Today, I embark on a new adventure – I’m starting at a new company. I’ve left a company where I was the sole DBA managing about 15 SQL Servers and going to one where I will be one of two DBAs managing approximately 600 servers. I’m excited about the challenges managing so many servers will bring. I’m also excited about the new things I will surely learn there. Over the past two years, my SQL knowledge has increased incredibly. Most of my new knowledge came bit by bit, from reading blogs here and there, from reading SQL forums and Twitter. Somehow, the cumulative amount of knowledge I have picked up seems to have reached a critical mass. This was really driven home to me when, during a recent interview, there was only one question I didn’t know the answer to (“What is a live lock?”). There is a still a lot for me to learn and I in no way think I have all the answers, but I am surprised how much I do know.
One of the reasons my new employer gave for hiring me over his other candidates was that I had a quest for learning more. During my interview, I mentioned some of the blogs I read and the fact that I was planning on attending a local SQL Saturday event. And this attitude wasn’t something I was just putting on for the interview. I really do love learning more about SQL Server. And I can trace that desire to learn more directly back to the SQL Server online community. From blogs by the folks at SQLSkills.com to tweets on Twitter with the #sqlhelp hashtag, I’ve come to know how much SQL Server can do and I want to learn more about how it works and how to make it work better. My education has come from complete strangers, random people out there on the internets who have given me a fair amount of help. I started this blog as a way to try to give back to this community as well as to learn more myself. I may not be succeeding in giving back much – after all, there is already a ton of good information out there – but I have succeeded in furthering my knowledge.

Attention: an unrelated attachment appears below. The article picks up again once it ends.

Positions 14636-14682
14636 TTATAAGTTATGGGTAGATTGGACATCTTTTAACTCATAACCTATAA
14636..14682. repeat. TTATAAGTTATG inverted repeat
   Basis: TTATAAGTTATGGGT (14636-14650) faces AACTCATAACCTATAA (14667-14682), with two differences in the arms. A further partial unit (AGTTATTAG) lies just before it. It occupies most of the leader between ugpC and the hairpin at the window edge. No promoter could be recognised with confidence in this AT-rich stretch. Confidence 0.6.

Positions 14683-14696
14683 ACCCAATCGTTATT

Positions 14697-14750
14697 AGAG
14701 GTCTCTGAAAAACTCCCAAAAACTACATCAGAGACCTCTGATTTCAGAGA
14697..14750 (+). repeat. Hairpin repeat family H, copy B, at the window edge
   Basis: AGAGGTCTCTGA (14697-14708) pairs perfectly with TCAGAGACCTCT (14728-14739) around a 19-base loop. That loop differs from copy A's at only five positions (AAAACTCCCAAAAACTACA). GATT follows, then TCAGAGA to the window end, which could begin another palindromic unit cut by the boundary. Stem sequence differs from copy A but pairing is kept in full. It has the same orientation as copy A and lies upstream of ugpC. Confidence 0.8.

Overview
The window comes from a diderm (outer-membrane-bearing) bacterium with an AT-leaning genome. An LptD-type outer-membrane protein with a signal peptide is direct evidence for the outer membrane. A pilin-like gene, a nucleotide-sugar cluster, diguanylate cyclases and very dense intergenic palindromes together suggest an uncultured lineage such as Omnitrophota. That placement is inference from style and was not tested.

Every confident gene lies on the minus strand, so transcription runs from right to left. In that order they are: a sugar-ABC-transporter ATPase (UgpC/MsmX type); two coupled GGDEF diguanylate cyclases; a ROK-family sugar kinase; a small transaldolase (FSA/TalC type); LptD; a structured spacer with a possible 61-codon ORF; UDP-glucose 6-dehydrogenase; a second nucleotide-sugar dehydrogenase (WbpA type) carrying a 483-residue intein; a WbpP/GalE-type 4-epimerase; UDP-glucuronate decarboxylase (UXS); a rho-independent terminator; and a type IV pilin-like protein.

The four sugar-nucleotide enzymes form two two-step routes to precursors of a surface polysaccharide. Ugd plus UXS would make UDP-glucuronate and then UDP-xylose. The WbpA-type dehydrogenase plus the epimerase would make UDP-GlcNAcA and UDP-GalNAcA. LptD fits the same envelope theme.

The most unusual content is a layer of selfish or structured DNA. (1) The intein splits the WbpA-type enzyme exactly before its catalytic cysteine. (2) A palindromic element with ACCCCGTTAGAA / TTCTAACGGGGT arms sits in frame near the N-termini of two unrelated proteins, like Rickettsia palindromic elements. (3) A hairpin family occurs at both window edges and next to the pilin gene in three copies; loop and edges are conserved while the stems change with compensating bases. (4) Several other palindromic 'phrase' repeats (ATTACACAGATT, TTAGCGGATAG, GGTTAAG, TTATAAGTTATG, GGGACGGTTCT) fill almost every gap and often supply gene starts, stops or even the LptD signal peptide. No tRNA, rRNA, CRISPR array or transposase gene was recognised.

With this change to a more enterprise-scale position, I feel that I have finally taken the reins of my career and am steering it in a direction I want to go, as opposed to just being swept along. I first started working with SQL Server back when SQL Server 7.0 was in beta. At that time, I was working as a hardware engineer (my degree is in electrical engineering). I got a call from a person I used to work for and he asked me if I would be interested in becoming a software developer working with SQL Server. The job included a move across the country, which I wanted, so I accepted. So began my SQL career – not so much a decision that “Yes, I want to learn more about this SQL stuff,” but more of a “Sure, why not?” Fortunately, it turned out that I like SQL Server. I have changed jobs a couple times since then, but this is the first time I am switching jobs purely for the challenge and learning opportunities a new job presents. It’s exciting and I think it is only possible because I have reached a certain level of knowledge and experience with SQL Server. I couldn’t have done it without the help of everyone in the SQL Server on-line community – people who volunteer their time to answer questions for free, help others, and share their knowledge. Thank you.